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Joel Myerson collection of nineteenth century American manuscripts and iconography

Identifier: SCU-RBSC-2016-2

Professor Joel Myerson, former chair of the English Department at the University of South Carolina, is one of the leading scholars in the area of nineteenth-century American literature, particularly in the area of Transcendentalism. He has spent the past 30 years building this collection of Ralph Waldo Emerson and other transcendentalists, along with its accompanying Collection of Nineteenth-Century American Literature.

Ralph Waldo Emerson (1803-1882), was a significant figure in the Transcendentalist movement. A talented speaker and writer, Emerson espoused the idea that the soul is intimately connected to the world around us and stressed the importance of freedom, individualism, and the ability of every person to interpret his or her own relationship to the spiritual world. Emerson also served as mentor to many other major figures in the Transcendentalist movement, providing both intellectual guidance as well as occasional financial support. His book, Nature, is considered to be a seminal work in the area of American intellectualism. He lived with his family in Concord, Massachusetts, though he spent much of his time traveling around the United States on the lyceum circuit as well as to Great Britain where he visited with Scottish philosopher and historian Thomas Carlyle (1795-1881). Emerson continued to speak and write well into his later life, though as his memory began to falter in his final years, he began to limit both his travels and his correspondence. The Emerson materials include letters from Emerson as well as correspondence from the Emerson Family, including those by his father, William Emerson, and children, Edward and Ellen Emerson. Also included is a selection of ephemera including signed items by Emerson, personal possessions, brochures and pamphlets related to Emerson’s speaking engagements and unique items including the bill for Emerson’s father’s funerary expenses.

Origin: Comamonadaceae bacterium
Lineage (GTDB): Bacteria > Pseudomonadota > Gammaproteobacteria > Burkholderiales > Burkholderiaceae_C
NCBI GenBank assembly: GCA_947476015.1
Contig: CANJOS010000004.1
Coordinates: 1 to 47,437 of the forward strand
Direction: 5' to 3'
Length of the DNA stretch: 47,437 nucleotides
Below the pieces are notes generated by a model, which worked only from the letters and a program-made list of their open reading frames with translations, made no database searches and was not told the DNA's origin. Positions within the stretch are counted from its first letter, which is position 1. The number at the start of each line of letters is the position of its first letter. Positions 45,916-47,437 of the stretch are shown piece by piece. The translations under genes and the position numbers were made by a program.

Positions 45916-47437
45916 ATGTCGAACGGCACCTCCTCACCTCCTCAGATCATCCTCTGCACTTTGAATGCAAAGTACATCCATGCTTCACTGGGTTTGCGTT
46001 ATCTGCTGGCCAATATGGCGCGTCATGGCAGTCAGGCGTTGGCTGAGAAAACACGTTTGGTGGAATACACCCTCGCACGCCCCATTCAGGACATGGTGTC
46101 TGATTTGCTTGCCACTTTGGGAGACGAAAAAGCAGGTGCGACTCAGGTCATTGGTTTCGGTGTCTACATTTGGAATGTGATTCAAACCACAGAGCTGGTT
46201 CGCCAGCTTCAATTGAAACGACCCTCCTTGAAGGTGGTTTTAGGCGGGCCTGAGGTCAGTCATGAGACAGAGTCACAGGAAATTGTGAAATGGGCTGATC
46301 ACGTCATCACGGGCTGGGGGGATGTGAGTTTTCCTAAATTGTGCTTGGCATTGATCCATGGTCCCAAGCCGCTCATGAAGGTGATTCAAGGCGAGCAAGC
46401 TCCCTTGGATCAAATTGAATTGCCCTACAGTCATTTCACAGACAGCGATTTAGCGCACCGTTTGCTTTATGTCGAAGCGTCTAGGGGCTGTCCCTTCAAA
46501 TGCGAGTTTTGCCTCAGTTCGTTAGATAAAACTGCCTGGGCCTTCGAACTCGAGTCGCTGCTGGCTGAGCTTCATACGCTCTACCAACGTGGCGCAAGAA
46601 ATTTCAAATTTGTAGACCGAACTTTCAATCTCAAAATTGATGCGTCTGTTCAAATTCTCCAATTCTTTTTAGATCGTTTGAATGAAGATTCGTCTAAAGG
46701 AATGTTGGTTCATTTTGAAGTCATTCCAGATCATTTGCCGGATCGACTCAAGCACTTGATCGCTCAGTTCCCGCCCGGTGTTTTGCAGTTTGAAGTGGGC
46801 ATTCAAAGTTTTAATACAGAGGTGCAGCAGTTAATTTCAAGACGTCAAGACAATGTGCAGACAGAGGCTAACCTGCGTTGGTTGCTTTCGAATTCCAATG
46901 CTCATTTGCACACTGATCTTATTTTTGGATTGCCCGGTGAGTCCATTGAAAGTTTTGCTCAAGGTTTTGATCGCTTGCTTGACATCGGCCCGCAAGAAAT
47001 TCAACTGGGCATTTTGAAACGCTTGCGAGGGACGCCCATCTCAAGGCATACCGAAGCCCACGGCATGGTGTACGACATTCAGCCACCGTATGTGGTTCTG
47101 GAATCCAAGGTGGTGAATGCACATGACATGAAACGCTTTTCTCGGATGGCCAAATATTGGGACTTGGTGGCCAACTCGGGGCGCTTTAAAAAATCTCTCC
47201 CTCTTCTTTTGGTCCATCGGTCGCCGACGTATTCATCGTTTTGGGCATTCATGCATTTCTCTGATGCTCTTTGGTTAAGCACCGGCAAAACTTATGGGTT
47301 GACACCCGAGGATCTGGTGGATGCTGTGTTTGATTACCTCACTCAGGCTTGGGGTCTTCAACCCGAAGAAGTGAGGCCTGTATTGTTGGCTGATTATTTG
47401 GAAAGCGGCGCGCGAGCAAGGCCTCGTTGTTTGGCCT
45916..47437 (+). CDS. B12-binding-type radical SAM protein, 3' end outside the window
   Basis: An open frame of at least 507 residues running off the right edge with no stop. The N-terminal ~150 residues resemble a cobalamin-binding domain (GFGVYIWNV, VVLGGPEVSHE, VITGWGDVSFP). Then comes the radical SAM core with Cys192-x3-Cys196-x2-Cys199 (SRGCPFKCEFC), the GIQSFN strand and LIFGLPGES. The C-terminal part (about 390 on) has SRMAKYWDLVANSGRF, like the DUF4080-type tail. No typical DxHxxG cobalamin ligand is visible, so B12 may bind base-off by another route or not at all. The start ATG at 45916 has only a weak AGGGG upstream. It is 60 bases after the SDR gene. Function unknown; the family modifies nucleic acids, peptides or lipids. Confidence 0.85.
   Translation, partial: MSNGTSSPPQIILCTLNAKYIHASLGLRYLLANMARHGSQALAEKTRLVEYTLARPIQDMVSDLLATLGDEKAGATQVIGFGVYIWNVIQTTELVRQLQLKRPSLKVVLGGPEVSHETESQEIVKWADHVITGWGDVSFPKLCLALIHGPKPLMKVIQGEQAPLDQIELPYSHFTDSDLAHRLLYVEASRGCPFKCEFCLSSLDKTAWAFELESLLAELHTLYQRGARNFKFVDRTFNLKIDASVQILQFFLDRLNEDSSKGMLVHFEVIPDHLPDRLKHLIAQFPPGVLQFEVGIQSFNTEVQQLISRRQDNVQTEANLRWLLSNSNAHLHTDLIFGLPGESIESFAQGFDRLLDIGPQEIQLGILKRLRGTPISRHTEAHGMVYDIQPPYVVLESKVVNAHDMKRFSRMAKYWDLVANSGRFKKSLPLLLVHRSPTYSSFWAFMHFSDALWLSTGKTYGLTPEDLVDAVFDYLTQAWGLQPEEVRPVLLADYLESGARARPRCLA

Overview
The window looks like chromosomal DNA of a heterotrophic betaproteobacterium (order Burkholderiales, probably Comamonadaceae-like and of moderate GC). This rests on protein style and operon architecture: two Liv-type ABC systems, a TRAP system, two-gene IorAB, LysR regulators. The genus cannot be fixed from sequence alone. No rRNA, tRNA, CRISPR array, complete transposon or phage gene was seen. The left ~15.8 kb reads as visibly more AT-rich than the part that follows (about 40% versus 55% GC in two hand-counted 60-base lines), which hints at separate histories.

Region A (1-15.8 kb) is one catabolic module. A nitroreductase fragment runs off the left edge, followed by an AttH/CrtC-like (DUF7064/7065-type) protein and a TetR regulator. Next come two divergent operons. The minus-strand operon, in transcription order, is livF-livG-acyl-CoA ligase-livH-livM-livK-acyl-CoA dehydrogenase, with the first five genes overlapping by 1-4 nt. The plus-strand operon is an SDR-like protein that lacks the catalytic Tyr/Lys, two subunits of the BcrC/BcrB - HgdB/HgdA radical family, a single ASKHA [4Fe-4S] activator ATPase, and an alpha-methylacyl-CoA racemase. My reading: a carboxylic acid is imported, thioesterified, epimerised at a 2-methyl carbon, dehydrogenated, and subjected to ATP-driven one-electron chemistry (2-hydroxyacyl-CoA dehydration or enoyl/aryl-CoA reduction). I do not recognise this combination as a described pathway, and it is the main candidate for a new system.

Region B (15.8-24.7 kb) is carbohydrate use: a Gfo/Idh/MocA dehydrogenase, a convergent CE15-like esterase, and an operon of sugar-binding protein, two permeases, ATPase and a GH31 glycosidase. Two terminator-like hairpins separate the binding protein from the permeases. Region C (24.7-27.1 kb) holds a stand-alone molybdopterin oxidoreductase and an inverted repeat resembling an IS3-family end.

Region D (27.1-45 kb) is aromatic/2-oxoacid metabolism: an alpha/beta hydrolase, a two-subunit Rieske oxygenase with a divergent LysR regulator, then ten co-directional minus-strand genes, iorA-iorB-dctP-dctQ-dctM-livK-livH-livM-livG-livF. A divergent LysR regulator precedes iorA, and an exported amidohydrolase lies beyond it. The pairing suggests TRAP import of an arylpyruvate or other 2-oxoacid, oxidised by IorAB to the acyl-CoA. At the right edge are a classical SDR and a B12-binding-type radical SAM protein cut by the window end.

Walt Whitman (1819 - 1892), born on Long Island and resident of Brooklyn and Camden, New Jersey, is considered to be one of the United States’ first great poets. His work captured both the enthusiasm and pitfalls of America’s dynamic growth and conflicts throughout the mid to late nineteenth century. An enthusiastic supporter of the Union during the Civil War, Whitman published one of his poems, “Beat! Beat! Drums!” as a call to arms. He also traveled to battlefields where his brother, George, served. A typesetter by trade, Whitman preferred to draft his poems on a printing press and a number of proofs resulting from this process are included in this collection. Though his strength was greatly diminished in later life by a number of ailments, Whitman continued to speak on occasion while making constant revisions to his work, particularly his most famous volume, Leaves of Grass. The Whitman materials include manuscripts, printed proofs, correspondence, and many pieces of promotional ephemera related to Whitman’s role as both popular figure in late nineteenth and early twentieth century American culture.

The collection also includes correspondence to and from other major figures in the Transcendentalist movement including A. Bronson (1799-1888) and Louisa May Alcott (1832-1888), Theodore Parker (1810-1860), Franklin Benjamin Sanborn (1831-1917), and Margaret Fuller (1810-1850). The manuscripts by other authors section includes multiple drafts of poems by Christopher Pearse Cranch (1813-1892), some presented in the context of letters to Ralph Waldo Emerson.

The Iconography section contains materials including engravings, photogravure, glass color slides, and photographs. It also contains a selection of Cabinet Cards and Cartes de Visite consistent with the time period, including authors as well as popular locations including Alcott’s home and School of Philosophy and Emerson’s home and grave site at Sleepy Hollow Cemetery.

The Framed Material collection includes a number of photos and illustrations, most interestingly those caricatures drawn by Christopher Pearse Cranch in reaction to his reading of Emerson’s works.


  • 1787-1931
  • Majority of material found within 1820-1890



8 boxes

Related Materials

High resolution scans of many of the items included in this collection can be found in the Joel Myerson Collection of Nineteenth-Century American Manuscripts and Images located online at:

The Joel Myerson Collection of Nineteenth-Century American Literature contains over 11,000 volumes and is the result of over 30 years’ work. This collection can be accessed via the online catalog and includes first editions, annotated editions, correspondence, proofs, and revised editions. The collection can be accessed online at:

Digital Collection

Repository Details

Part of the Irvin Department of Rare Books and Special Collections Repository

Ernest F. Hollings Special Collections Library
1322 Greene Street
Columbia SC 29208 USA
(803) 777-3847

William Mancke
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